Australia…the idealistic nirvana envisioned for the United States by the most fervent anti-gunners where nobody has any guns accept a few hunting shotguns here and there, all registered and tracked—a place where a bolt action rifle was recently banned simply because it looked too much like an AR.
Yet, if the nation is such a prime example for the merits of gun control, why is it that law enforcement officers in Australia are increasingly being issued patrol rifles to deal with the threat of criminals…armed with guns…and potential terrorist attacks?
According to this story from guns.com, a spokesperson for Chief Commissioner Graham Ashton in Victoria said state police are considering expanding the use of semi-automatic rifles for police.
“To enhance our abilities to respond to a major security incident or terrorism attack, we are currently scoping the potential use of a limited allocation of long-arm firearms to better support frontline police,” said an Ashton spokesman in the story.
Additionally, this story from The Age says that the police commissioner in New South Wales confirmed last December that 47 officers were trained on Colt M4 carbines while another 50 are slated to be trained.
In Queensland, senior officers have had Remington R4 Patrolman rifles for years.
You may have heard that Australia hasn’t had a significant shooting event since 1996 when the nation instituted a wide ban on most types of firearms. From the story, it seems that all the heavy-handed gun laws have not stopped criminals from obtaining firearms:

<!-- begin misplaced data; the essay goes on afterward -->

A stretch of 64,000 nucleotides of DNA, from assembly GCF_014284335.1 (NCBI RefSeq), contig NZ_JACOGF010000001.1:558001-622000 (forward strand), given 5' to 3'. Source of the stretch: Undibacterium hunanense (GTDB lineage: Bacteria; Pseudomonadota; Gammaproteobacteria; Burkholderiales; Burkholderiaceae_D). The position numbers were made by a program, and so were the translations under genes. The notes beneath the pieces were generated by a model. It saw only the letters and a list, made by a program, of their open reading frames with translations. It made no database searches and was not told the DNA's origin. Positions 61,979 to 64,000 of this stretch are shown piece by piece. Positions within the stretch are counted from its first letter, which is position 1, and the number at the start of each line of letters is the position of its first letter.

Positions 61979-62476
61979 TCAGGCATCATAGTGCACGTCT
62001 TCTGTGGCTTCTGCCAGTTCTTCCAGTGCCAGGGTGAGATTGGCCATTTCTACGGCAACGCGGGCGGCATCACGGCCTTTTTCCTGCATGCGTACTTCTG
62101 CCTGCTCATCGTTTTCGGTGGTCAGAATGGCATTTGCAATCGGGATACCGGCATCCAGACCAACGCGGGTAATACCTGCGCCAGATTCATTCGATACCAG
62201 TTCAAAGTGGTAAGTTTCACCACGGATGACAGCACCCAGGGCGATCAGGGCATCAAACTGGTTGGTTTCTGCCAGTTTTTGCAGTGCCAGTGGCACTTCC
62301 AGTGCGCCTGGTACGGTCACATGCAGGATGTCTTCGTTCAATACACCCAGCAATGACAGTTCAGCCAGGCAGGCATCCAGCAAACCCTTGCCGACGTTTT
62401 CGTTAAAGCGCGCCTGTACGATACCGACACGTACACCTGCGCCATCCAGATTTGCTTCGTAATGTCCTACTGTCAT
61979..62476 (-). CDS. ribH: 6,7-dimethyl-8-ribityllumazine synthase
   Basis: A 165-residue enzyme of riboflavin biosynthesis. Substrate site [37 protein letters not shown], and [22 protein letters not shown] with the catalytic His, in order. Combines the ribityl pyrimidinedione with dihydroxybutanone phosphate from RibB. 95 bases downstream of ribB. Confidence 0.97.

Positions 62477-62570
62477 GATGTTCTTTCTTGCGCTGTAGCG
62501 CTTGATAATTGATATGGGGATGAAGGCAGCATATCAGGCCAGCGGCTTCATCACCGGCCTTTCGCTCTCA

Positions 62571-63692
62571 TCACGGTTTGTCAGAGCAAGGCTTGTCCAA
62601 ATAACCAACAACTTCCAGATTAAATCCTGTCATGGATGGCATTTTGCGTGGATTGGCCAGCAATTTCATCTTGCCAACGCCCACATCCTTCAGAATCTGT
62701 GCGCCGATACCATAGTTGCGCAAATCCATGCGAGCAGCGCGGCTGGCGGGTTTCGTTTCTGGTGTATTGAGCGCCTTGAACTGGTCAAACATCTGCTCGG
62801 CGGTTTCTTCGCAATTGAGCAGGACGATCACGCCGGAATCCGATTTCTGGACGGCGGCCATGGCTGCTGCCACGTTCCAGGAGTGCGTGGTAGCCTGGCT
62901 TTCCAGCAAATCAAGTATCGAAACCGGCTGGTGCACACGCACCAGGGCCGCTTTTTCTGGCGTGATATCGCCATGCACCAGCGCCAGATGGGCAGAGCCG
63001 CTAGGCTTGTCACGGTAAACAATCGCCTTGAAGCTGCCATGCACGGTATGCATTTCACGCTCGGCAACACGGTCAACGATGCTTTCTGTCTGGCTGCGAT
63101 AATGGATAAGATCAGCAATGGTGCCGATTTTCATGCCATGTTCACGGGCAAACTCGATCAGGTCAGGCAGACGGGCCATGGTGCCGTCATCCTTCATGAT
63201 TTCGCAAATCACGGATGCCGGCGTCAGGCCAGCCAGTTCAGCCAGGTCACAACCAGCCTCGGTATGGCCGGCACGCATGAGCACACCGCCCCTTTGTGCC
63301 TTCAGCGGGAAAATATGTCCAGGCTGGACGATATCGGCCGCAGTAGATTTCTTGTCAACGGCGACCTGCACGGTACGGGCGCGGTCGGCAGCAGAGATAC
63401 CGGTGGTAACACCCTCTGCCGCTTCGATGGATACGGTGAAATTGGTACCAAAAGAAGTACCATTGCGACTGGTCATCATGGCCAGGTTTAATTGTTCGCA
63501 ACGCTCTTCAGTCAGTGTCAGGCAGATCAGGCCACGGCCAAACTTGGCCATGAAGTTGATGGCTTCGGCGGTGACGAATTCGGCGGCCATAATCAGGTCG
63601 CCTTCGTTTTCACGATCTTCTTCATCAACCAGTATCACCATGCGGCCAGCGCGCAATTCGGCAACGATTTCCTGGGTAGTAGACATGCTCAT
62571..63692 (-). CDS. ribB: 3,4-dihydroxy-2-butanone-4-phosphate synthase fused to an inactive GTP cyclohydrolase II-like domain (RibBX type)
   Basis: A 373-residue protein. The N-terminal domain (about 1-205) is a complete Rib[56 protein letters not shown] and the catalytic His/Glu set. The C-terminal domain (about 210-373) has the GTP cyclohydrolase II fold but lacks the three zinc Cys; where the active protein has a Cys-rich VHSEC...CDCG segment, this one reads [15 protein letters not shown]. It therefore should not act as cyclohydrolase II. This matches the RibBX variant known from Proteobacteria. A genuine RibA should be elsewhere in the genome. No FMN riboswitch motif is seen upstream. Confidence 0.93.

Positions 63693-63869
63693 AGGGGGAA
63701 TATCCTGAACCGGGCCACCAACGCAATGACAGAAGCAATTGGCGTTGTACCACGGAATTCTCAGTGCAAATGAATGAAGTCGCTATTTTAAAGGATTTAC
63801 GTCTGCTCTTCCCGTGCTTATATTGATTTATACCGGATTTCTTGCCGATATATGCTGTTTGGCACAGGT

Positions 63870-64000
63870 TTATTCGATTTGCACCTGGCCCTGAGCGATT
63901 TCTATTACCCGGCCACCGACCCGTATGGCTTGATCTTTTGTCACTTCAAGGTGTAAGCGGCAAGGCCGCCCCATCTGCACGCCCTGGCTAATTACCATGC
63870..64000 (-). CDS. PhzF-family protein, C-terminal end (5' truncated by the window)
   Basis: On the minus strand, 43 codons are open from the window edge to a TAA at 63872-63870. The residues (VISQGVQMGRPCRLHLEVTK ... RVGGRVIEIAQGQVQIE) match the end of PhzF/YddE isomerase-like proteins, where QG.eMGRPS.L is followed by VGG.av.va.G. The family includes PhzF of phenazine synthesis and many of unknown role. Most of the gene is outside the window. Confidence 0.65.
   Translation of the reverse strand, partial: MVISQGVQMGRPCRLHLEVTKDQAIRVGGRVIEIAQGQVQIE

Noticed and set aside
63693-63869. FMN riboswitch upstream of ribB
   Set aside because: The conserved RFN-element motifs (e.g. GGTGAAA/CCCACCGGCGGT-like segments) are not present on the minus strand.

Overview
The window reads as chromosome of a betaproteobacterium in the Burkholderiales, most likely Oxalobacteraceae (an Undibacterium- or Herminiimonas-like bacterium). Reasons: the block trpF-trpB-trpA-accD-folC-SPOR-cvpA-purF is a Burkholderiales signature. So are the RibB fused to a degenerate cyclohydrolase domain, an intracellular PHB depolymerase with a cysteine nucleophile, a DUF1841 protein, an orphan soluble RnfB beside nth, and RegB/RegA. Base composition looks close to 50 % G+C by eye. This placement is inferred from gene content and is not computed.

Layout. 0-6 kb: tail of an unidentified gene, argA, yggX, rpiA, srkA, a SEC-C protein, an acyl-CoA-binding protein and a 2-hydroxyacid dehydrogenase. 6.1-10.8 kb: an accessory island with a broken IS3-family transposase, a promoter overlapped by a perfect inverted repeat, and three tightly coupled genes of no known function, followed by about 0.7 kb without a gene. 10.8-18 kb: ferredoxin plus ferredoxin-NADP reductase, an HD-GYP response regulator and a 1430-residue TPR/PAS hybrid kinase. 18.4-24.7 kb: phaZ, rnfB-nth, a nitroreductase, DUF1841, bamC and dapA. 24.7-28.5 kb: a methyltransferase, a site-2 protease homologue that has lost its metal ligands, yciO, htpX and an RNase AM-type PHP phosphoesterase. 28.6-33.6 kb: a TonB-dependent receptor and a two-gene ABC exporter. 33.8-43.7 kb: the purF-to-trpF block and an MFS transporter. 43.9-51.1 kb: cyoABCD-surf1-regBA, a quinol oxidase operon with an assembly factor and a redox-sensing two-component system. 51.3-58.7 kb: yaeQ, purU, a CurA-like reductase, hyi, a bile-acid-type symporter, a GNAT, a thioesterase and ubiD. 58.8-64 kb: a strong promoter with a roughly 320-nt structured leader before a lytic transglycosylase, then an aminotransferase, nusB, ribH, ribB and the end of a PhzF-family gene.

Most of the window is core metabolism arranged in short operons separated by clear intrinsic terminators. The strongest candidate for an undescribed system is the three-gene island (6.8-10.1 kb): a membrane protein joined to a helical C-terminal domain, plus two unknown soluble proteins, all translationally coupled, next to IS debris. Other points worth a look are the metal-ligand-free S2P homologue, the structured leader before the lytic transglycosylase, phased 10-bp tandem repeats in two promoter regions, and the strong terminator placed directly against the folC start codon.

“…In the so-called Brighton Siege last year four people were shot, one fatally, by a terrorist with an illegally acquired shotgun. “In 2016, five people were killed in a mass shooting in Port Lincoln, while police engaging a knife-armed man in Westfield Hornsby left three bystanders injured. Though banned, an AK-47 type rifle was reportedly used in the Ingleburn workplace shooting that left one dead and two more injured the same year. In NSW in 2015, police arrested a man who used a firearm in a triple murder in the rural Hermidale community.”
“Despite Australia’s strict gun control regime, criminals are now better armed than at any time since then-Prime Minister John Howard introduced a nationwide firearm buyback scheme in response to the 1996 Port Arthur massacre,” said The Age last year in a special report on the climbing rate of gun crimes in the city of Melbourne, where shootings have become “almost a weekly occurrence.”